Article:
The Turlock Unified School District Board of Trustees authorized administration during a special workshop on Wednesday to begin developing school facilities general obligation bond measures for the November 2016 election.
“I’m in support of moving this forward with the understanding that the dates might slip, the projects are certainly not anywhere set,” said Trustee Barney Gordon, “but we have to start the process.”
Facilities Planner and Safety Coordinator Roger Smith, who led the workshop on Wednesday, said there are two different types of bond measures: the original General Obligation Bond, which requires a 66.7 percent affirmative vote, and the Proposition 39 General Obligation Bond, which requires a 55 percent affirmative vote.
Both GO bonds can be used to purchase land, construct buildings and make improvement to land or buildings. However, while the Prop.39 GO Bond can be used for furnishings and equipment, as well as leasing property, the original GO Bond cannot.
The maximum bonding capacity for both bonds is 1.25 percent of assessed valuation applied to the elementary portion or the high school portion. The annual tax rate for the original GO Bond is determined by the relationship of annual bond payment and assessed value. For the Prop. 39 GO Bond, the annual tax maximum is $30 per $100,000 assessed value applied to the elementary portion or the high school portion.
Smith said that for the elementary bonding capacity, which takes into account the 2014-15 assessed value of $4,935,987,401, it is over $45 million in progress after the District deducts existing obligations. For the high school portion of the district, which takes into account the 2014-15 assessed value of $6,094,154,165, the estimated bonding capacity is over $43 million in progress after deducting previous obligations.
Smith said that when it comes to requirements, there are quite a few differences between the original GO Bond and the Prop. 39 GO Bond.
Bond proceeds from the Prop. 39 GO Bond must be spent on the specific project list identified in the bond measure.
“If the project is not named on that list, you cannot fund or spend anything towards that project,” said Smith. “The original one is a little bit more flexible, you can be more generic in your description in terms of what you want to do, which is not the case with Proposition 39.”
“When you go to the voters, you have to have a very precise list,” continued Smith.
As required in the original GO bond, proceeds may be spent on District employees working on bond projects, including construction, construction management or bond accounting. For the Prop. 39 GO Bond, proceeds cannot be spent on the aforementioned needs, but they can be spent on outside firms.
Additionally, a Citizens’ Oversight Committee is required for the Prop. 39 GO Bond. The purpose of the committee is to review and advise on District compliance. The committee must have a minimum of seven members representing certain areas, but no District membership whatsoever.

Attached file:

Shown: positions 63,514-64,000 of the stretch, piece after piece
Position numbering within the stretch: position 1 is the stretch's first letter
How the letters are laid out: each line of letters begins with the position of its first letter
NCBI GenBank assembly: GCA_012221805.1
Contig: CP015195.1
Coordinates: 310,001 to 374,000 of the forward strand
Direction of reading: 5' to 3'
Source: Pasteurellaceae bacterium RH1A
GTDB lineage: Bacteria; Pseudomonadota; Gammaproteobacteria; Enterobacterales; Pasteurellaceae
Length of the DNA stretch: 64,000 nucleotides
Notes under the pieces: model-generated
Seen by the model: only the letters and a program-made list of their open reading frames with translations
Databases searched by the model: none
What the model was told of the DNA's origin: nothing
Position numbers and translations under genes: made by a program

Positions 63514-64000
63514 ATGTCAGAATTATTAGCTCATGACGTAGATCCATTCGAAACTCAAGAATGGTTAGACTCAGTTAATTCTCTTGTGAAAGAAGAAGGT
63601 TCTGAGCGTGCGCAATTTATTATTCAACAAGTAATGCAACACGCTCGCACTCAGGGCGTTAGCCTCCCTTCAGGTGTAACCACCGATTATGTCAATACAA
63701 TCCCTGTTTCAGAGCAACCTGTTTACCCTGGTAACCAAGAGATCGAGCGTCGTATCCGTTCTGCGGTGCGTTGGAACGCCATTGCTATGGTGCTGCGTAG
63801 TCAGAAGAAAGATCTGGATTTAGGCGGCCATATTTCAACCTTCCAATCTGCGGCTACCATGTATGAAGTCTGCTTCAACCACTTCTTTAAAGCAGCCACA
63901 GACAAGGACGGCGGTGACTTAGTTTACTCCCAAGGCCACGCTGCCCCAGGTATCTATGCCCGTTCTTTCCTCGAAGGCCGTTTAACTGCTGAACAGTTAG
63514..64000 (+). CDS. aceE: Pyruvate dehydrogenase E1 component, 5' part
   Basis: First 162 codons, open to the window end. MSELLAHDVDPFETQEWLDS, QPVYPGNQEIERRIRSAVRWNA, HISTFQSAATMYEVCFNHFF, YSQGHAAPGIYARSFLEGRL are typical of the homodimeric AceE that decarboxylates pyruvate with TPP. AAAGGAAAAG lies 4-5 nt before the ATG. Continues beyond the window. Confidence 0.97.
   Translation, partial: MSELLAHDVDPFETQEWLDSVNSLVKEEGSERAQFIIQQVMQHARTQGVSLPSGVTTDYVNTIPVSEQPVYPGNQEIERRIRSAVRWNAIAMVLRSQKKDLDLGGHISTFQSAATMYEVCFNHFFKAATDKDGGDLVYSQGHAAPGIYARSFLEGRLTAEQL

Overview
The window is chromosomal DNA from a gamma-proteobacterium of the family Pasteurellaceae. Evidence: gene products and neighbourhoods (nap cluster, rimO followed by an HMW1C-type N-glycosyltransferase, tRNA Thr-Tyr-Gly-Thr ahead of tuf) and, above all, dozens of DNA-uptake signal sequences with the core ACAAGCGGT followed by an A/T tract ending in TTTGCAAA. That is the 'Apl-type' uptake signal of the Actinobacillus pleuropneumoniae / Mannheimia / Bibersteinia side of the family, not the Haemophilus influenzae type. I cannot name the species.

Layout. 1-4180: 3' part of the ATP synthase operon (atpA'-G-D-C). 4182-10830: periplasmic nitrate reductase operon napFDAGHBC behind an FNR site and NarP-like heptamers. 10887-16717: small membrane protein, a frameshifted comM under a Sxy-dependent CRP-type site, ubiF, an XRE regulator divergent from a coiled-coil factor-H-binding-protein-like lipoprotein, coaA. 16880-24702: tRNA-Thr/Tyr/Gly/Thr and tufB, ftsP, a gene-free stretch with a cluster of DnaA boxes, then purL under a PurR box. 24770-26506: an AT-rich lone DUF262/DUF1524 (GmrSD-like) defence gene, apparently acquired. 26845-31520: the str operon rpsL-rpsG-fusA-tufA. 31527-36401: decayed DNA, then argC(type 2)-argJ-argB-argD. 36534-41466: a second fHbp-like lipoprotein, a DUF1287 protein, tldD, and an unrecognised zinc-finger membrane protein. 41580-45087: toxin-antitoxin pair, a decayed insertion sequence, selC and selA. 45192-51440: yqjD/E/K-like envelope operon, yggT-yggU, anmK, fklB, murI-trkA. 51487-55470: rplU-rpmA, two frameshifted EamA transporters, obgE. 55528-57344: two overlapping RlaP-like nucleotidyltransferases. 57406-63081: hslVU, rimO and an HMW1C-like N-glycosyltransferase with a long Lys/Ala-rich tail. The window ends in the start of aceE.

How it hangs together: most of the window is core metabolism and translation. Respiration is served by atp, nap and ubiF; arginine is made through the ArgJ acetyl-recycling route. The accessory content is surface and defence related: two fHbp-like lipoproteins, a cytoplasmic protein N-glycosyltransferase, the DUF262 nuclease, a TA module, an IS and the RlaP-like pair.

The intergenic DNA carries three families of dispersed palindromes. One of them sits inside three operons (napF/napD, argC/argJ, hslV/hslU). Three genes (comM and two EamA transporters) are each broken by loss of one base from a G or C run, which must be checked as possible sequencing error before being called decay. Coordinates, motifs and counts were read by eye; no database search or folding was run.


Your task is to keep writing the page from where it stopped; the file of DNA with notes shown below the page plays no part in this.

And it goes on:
For existing obligations that TUSD has already committed to, the principle balance is approximately $49 million. This includes Measure N, which was used for Pitman High School; Measure D, which was used for Dutcher Middle School modernization, Medeiros Elementary and Walnut Elementary; Measure Y, which was used for Roselawn High School and Turlock High School modernization; Measure Z, which was used for modernization projects at multiple elementary sites and DMS; and the Certificate of Participation, which was used for the THS Aquatic Center, DMS modernization and PHS expansion.
Possible projects for the elementary school include a new elementary school (TK-5) at Morgan Ranch site and plans, which is estimated to cost $3 million, the campus realignment of Osborn Two-Way Immersion Academy, which is estimated to cost $1.5 million, several modernization projects which are estimated to cost $13.1 million, and middle school conversions, which are estimated to cost $30.1 million.
District wide possible projects include a new science wing at THS, which is estimated to cost $9 million, or the modernization of the existing science wing at THS, which is estimated to cost $4 million. Other projects include the THS Modernization, which is estimated to cost $25 million (including science), and a PHS stadium, which is estimated to cost $14 million.
Other potential projects include extended day kindergarten, immersion expansion, STEM programs, and MakersLabs for Career Technical Education, technology efforts, and security and safety site improvements.
“If you start thinking about the number of public forums we’ve held over the past two years, there has been a common thread with STEM, immersion and extended kindergarten,” said Interim Superintendent Dana Salles Trevethan. “We don’t need to do a survey to know that is something that they want.”
With the Board’s approval, the District will begin recruiting consulting services. Recommended consulting services for the development of GO Bonds are a financial advisor, which prepares projections for assess values, project and expenditure options and tax rates; a special (Bond) counsel, which prepares legal documents to order election; a public opinion surveyor, which tests support for projects and tax rate thresholds; and a general (Bond) counsel, which will look at what is prepared by the special (Bond) counsel and offer advice when needed.
Currently, the state is not funding new school construction projects. However, Smith said that the Coalition of Adequate School Housing said that it is planning to place a $9 billion school construction bond on the November 2016 ballot.